Of course, with this much standing on a ladder with my arms over my head, I -really- needed a rest, but there was much more to do--still, I thought if we could, we should really find the electric screwdriver rather than spending many minutes turning the fully extended drivers back to the point where things were nicely locked down. Which involved looking through the tool shelf (I should really get rid of useless stuff and compact that down to a tool case plus maybe an appliance or two) fruitlessly, then a few other places we sometimes put tools, then [personal profile] drcpunk suggested it might be in one of the chair-stools we put things in when we had a housefilk, so she resolved to look in the easier one and I looked through the harder one in the corner (where it wasn't), but there were keyboard ephemera on top of the "easier" one, so [personal profile] drcpunk declined to try to figure out how to move it; eventually I finished up with the far box, opened the nearer one, and...there it was. And my arms weren't quite as tired either.

So I used the electric (it's kinda amazing how much better simple battery powered motors are at turning screws than muscle power, really; we're super good at big motions, but simple tiny motions tire us out nearly as much and we're much less efficient and fast with them) and was able to lock down the lamp nicely, put the bulbs back in (tested them, because you always test them), swapped the dead bulb that had somehow got among the live bulbs and replaced it, and put the glass cover back on, twisting it in place. All good.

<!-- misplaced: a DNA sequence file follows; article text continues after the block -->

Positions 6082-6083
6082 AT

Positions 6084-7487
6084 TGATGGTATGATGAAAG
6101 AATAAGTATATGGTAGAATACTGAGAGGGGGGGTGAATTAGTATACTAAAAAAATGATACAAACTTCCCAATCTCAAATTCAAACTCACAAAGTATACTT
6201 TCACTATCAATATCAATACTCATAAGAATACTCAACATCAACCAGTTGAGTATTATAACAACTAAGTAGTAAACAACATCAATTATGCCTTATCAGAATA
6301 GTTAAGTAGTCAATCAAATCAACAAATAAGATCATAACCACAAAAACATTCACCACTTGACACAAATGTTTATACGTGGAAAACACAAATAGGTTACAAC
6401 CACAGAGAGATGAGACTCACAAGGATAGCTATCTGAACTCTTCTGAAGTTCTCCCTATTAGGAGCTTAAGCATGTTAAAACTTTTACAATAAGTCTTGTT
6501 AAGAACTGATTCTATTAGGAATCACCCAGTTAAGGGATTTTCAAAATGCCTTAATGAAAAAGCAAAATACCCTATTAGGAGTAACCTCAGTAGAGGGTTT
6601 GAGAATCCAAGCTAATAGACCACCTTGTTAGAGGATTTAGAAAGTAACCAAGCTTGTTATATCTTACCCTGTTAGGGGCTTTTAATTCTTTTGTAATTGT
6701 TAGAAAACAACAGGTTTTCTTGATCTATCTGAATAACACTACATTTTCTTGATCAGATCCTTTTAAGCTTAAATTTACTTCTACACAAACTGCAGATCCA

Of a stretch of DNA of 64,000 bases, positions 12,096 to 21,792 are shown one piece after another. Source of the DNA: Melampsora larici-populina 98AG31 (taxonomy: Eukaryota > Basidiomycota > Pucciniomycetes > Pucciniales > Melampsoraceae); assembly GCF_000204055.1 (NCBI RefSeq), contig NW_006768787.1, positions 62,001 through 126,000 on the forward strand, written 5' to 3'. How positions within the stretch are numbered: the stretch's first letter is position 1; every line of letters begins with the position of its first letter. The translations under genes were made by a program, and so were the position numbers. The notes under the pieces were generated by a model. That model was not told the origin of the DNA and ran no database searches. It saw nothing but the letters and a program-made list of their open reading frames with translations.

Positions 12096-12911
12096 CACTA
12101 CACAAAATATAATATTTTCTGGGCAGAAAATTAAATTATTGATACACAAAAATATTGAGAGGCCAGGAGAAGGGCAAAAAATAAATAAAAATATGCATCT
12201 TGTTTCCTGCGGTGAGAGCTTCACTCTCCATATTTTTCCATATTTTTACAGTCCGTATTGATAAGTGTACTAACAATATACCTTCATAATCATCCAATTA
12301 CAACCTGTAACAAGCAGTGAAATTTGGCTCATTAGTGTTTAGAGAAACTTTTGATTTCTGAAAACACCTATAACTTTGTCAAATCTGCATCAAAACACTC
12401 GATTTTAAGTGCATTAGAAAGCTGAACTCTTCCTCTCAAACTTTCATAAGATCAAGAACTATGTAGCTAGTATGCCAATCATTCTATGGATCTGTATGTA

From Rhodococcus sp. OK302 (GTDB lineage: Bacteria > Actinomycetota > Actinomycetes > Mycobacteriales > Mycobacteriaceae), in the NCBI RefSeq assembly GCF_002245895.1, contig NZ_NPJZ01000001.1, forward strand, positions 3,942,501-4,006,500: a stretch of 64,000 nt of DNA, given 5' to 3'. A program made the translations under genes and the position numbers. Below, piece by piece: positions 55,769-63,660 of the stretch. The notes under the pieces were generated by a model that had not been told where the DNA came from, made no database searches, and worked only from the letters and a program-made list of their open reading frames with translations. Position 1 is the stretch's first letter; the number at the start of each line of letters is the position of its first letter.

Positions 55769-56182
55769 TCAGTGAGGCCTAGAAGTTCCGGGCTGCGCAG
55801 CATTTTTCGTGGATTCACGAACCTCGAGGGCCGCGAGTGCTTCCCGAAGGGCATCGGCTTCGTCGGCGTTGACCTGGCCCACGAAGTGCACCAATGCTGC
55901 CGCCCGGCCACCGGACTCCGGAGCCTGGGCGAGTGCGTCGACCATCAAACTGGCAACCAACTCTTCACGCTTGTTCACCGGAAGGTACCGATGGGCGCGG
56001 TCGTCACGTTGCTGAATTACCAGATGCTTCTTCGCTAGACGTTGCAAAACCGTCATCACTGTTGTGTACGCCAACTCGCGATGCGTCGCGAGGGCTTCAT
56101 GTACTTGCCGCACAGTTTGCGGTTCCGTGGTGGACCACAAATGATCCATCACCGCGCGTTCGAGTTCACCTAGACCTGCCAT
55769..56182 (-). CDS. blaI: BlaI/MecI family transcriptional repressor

At which point, the entire lamp twisted, and came loose from the ceiling again. And I saw a golden wire peeking out, indicating that the ground wire (which, you'll recall, was shorter than the others) had finally snapped under the strain.

So, -much- faster than anything else went, I removed the cover and the bulbs, tried to loosen the screw that had attached the ground wire to the lamp (and failed) and decided to just tie it to one of the loops hanging up from the base of the lamp instead (metal be metal, for ground), took cardboard lying around and made -shims-, loosened the screws on the ceiling and put the lamp on them and then tightened them again (this time all with the electric so it went fast), shimed the screw holes so the lamp wouldn't twist off them without the shims being removed,, put the bulbs back into the lamp, tested the lamp (and determined that one of the bulbs was a cfc didn't work great with the dimmer switch, flickering like mad when it was dim, so swapped it out for a cfc that was fine with our dimmer), put the glass bulb back on, and -now- were done. Only, oh, an hour and a half after I started trying to change a light bulb.
elynne: (Default)